Industrial design firm

miaelizabethd13

Commendable
Mar 2, 2016
8
0
1,510
0
I am looking to start an industrial design company. I will be using adobe, 3ds max, CAD, revit, v-ray, etc. I have done my best with what I think we'll be a great starter workstation from cyberpowerpc, please let me know how it looks.
*BASE_PRICE: [+1289]
BLKFRISALE1: CYBERPOWERPC Skorpion K1 Mechnical Gaming Keyboard w/ Kontact Blue Switches and Programmable Blue LED Lighting [+0]
BLUETOOTH: None
CABLE: None
CARE1: Ultra Enhanced Packaging Solution - Protect Your Dream System During Transit [+19]
CAS: Phanteks Enthoo Pro M ATX Mid-Tower Gaming Case w/ USB 3.0, Side-Panel Window [+48] (Titanium Green)
CASUPGRADE: None
CC: None
CD: 24X Double Layer Dual Format DVD+-R/+-RW + CD-R/RW Drive (BLACK COLOR)
CD2: None
COOLANT: None
CPU: Intel® Core™ Processor i7-6700K 4.00GHZ 8MB Intel Smart Cache LGA1151 (Skylake)
CS_FAN: Maximum Airflow with 140mm Enermax TB Silence UCTB14 140mm Performance Cooling with Low Noise Profile Fan [+39]
DOCKINGSTATION: None
ENGRAVING: None
FA_HDD: None
FAN: Asetek 550LC 120mm Liquid Cooling CPU Cooler - Extreme Cooling Performance (Single Standard 120MM Fan)
FLASHMEDIA: None
FREEBIE_CU: None
FREEBIE_HD: None
HD_M2PCIE: None
HD_M2SATA: 120GB (1x120GB) SAMSUNG 850 EVO M.2 SATA 6Gb/s SSD - 540MB/s Read & 500MB/s Write [+82] (Single Drive)
HDD: 512GB SanDisk X400 SATA III 6Gb/s SSD - 540MB/s Read & 520MB/s Write [-35] (Single Drive)
HDD2: None
HEADSET: None
HS_HANGER: None
IUSB: Built-in USB 2.0 Ports
KEYBOARD: None
MEMORY: 16GB (8GBx2) DDR4/2800MHz Dual Channel Memory [+69] (Corsair Vengeance LPX)
MONITOR: * 24" Widescreen 1920x1080 ASUS VS247H-P 1080P (23.6" Viewable) 2ms LED Backlight, DVI, HDMI Input [+169] (Single Monitor)
MOPAD: None
MOTHERBOARD: ASUS Z170-PRO GAMING ATX w/ USB 3.1, 3 PCIe x16, 3 PCIe x1, 1 SATA Express, 4 SATA3, 1 Ultra M.2 [+7]
MOUSE: CyberpowerPC Standard 4000 DPI with Weight System Optical Gaming Mouse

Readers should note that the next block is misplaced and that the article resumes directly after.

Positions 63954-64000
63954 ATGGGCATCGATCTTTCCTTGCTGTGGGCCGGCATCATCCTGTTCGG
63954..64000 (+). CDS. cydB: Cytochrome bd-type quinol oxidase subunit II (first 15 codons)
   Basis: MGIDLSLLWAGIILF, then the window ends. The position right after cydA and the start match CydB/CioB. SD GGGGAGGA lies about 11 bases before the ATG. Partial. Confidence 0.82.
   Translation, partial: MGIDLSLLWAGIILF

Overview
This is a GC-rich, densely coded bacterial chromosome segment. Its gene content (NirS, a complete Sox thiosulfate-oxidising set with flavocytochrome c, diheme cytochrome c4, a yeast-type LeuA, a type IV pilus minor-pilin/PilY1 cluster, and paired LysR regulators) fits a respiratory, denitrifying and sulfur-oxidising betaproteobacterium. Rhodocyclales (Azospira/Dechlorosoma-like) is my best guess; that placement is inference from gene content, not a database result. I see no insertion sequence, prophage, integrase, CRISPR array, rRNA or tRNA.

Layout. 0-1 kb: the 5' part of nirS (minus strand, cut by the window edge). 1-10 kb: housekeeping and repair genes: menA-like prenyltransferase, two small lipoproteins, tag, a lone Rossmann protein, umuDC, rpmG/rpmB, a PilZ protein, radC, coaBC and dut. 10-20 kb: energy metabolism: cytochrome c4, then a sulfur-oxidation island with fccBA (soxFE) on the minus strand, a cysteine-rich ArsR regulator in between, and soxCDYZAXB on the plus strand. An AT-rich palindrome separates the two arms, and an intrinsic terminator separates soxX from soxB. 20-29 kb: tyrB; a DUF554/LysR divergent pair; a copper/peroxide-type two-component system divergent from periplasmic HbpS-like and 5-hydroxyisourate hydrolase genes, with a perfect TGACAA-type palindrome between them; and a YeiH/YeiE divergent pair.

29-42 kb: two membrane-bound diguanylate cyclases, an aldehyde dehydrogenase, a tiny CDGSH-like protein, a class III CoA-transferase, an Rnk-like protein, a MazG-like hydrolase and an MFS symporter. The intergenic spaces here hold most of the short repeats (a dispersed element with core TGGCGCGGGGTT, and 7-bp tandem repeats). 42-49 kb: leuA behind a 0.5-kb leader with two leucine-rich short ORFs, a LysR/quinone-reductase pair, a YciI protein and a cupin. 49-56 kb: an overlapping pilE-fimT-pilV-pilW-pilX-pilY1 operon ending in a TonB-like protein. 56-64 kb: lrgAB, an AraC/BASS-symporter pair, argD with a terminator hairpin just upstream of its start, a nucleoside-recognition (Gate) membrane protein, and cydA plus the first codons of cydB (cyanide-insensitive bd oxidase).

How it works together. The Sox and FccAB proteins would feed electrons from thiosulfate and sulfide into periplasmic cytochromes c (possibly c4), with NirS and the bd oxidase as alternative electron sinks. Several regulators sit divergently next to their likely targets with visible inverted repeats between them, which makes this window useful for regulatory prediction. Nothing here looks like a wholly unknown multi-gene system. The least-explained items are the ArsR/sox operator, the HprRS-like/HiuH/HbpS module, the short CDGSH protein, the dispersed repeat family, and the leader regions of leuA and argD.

NETWORK: Intel EXPI9301CTBLK Network Adapter 10/ 100/ 1000Mbps PCI-Express [+34]
NOISEREDUCE1: Anti-Vibration Fan Mounts [+9]
OS: Windows 7 Professional [+31] (64-bit Edition)
OVERCLOCK: No Overclocking
POWERSUPPLY: 1,000 Watts - Standard 80 Plus Gold Power Supply [+16]
PRO_WIRING: None
RUSH: Standard Process Time: Ship within 7 to 12 Business Day
SECURITY: None
SERVICE: STANDARD WARRANTY: 3-YEAR [3 Year Labor, 1 Year Parts] LIMITED WARRANTY PLUS LIFE-TIME TECHNICAL SUPPORT + ONE (1) YEAR SHIPPING SERVICE PLAN [+10]
SLI_BRIDGE: Standard SLI/Crossfire Bridge
SOUND: HIGH DEFINITION ON-BOARD 7.1 AUDIO
SPEAKERS: None
TEMP: None
TUNING: None
TVRC: None
USBHD: None
USBX: None
VIDEO: NVIDIA GeForce GTX 950 2GB GDDR5 PCIe 3.0 x16 Video Card (Maxwell) [-100] (Dual Card (SLI) [+101])
WNC: TP-LINK Archer T8E AC1750 Wireless Dual Band PCI Express Card [+69]
WTV: None
_PRICE: (+1857)

THANKS
 

Darkbreeze

Retired Mod
If you have the intellect required to run any kind of successful business, then you have the intellect required to assemble a PC, which any 13 can and generally does, do. I'd save the money and do it myself. If you are unable to do that, I suspect there will be problems in the days to come because assembling a PC is a heck of a lot easier than running a company.


For starters, that motherboard won't even work with that CPU. The list goes on when it comes to what is wrong with that build.


I'd do this instead, and it might actually work, at all, much less be more reliable and last a while.


PCPartPicker part list / Price breakdown by merchant

CPU: Intel Xeon E3-1245 V5 3.5GHz Quad-Core Processor ($289.99 @ SuperBiiz)
Motherboard: Gigabyte GA-X150-PLUS WS ATX LGA1151 Motherboard ($168.99 @ SuperBiiz)
Memory: G.Skill Ripjaws V Series 32GB (2 x 16GB) DDR4-3200 Memory ($169.99 @ Newegg)
Storage: Sandisk Ultra II 480GB 2.5" Solid State Drive ($129.00 @ Amazon)
Storage: Seagate Barracuda 2TB 3.5" 7200RPM Internal Hard Drive ($65.99 @ SuperBiiz)
Storage: Seagate Barracuda 2TB 3.5" 7200RPM Internal Hard Drive ($65.99 @ SuperBiiz)
Video Card: HP FirePro W7100 8GB Video Card ($644.30 @ Mac Mall)
Case: Phanteks Enthoo Pro ATX Full Tower Case ($98.98 @ Newegg)
Power Supply: EVGA 750W 80+ Bronze Certified Semi-Modular ATX Power Supply ($69.99 @ Amazon)
Optical Drive: Asus DRW-24B1ST/BLK/B/AS DVD/CD Writer ($19.89 @ OutletPC)
Total: $1723.11
Prices include shipping, taxes, and discounts when available
Generated by PCPartPicker 2016-03-04 14:55 EST-0500
 
It will be far easier if you pcpartpicker.com and build your own computer
and either publish a link or use the BB code to publish a list that way
You can have that computer for about half that price if you are prepared to assemble it yourself
 

Darkbreeze

Retired Mod